Apple CEO Tim Cook on the $999 new iPhone X: ‘We're not trying to charge the highest price we could get or anything like that’


Apple has a market capitalization of almost $900 billion. The company also has $268.9 billion in cash and cash equivalents, according to its most recent quarterly financial report released Thursday.

And as Apple sits on its growing pile of cash and continues to titillate Wall Street investors, CEO Tim Cook defends the staggering four-figure price tag on the newest smartphone.

The iPhone X, hitting stores today, starts at $999. (CNBC's tech reviewer suggests the $1,149 model with more storage if you play a lot of games and movies.) 

Some believe that charging and spending a grand for a smartphone will usher ushering in a whole new era of consumer behavior.

"I think a couple years ago, nobody would've imagined selling a phone at this price and obviously, you're pretty confident that you can do it," said Steven Milunovich, managing director at UBS Securities, to Cook on the earnings call.

Watch CNBC's first hands-on look at Apple's new iPhone X

Cook's response was that buying an iPhone X is equivalent to buying high quality coffee.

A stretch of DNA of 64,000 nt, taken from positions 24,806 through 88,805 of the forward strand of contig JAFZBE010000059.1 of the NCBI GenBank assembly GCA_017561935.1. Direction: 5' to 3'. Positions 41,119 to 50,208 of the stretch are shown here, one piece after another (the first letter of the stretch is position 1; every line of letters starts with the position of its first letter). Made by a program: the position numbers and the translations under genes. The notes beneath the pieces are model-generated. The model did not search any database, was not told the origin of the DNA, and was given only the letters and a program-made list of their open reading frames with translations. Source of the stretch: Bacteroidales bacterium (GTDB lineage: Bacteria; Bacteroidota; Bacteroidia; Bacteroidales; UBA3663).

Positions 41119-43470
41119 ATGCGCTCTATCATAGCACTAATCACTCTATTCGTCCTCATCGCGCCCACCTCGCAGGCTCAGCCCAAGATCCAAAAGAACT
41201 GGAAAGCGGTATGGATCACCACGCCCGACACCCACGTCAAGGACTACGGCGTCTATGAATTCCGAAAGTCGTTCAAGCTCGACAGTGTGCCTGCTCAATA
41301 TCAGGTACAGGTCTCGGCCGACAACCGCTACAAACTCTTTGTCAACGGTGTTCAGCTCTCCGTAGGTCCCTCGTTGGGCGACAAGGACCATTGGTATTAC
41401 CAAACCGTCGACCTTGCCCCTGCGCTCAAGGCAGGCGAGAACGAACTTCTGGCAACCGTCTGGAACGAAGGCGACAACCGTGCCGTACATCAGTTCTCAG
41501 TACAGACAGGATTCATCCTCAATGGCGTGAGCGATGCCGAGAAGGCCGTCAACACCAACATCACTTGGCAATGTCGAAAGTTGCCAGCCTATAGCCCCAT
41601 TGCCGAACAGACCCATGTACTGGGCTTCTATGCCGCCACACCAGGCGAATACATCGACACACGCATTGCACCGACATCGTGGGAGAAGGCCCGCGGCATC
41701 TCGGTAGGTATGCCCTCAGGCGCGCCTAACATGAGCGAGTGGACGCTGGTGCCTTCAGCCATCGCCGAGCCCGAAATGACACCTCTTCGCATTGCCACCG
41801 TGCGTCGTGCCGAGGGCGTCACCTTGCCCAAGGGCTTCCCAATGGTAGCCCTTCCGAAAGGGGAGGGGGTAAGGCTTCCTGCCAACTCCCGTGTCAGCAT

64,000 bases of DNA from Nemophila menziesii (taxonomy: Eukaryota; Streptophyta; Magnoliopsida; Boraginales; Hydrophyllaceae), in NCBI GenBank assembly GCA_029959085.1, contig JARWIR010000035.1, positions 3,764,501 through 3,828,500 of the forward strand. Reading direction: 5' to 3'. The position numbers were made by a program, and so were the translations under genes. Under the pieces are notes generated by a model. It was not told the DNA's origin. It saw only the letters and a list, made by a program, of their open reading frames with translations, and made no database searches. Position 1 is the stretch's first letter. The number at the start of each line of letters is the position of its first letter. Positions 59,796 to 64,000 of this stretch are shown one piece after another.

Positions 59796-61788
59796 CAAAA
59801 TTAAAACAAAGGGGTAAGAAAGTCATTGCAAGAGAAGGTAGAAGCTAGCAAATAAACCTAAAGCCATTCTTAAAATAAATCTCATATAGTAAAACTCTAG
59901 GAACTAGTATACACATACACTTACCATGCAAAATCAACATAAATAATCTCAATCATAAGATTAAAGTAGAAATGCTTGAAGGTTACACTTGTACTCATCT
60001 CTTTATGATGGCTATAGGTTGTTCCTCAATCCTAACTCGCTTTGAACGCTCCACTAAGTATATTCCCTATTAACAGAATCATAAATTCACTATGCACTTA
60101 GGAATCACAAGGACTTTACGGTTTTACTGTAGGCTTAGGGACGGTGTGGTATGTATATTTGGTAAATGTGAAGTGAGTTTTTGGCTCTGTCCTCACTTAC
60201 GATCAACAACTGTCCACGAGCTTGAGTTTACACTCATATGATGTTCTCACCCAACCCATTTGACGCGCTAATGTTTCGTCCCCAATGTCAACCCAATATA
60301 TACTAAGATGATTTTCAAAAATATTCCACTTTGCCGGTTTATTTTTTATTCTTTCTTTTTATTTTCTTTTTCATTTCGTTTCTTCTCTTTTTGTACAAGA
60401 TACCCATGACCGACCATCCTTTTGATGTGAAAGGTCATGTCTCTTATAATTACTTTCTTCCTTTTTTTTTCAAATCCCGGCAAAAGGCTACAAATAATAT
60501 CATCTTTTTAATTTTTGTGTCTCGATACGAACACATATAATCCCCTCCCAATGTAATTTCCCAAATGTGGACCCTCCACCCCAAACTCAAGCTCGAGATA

"I think it's important to remember that a large number of people pay for the phone by month. And so if you were to go out on just the U.S., since that tends to be more of the focus of this call, you look at the U.S. carriers, I think you would find you could buy an iPhone X for $33 a month," said Cook.

"And so if you think about that, that's a few coffees a week. It's let's say less than a coffee a day at one of these nice coffee places."

The tech executive says the price is reflective of the quality of the product.

"In terms of the way we price, we price to sort of the value that we're providing. We're not trying to charge the highest price we could get or anything like that. We're just trying to price it for what we're delivering," Cook said.

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"And iPhone X has a lot of great new technologies in there that are leading the industry, and it is a fabulous product and we can't wait for people to start getting it in their hands."

Cook also mentioned that the cost to consumer can be knocked down if they trade in an old iPhone.

"The other thing to keep in mind is that many people are now trading in their current iPhone on the next iPhone. And the residual value for iPhone tends to be the highest in the industry and many people pick up $300, $350 or so for their iPhone and so that even reduces the monthly payment less," Cook said. "And then obviously, some carriers also have promotional things going on. And so I do think it's important to try to place it in that context."

But even with the new iPhone's eye-popping price tag, Apple does not seem to be having any trouble getting customers on board. On Friday, the first day the new model became available at stores, there were thousands of customers lining up around the world to buy the new iPhone X.

Lines round the block in London for Apple's iPhone X launch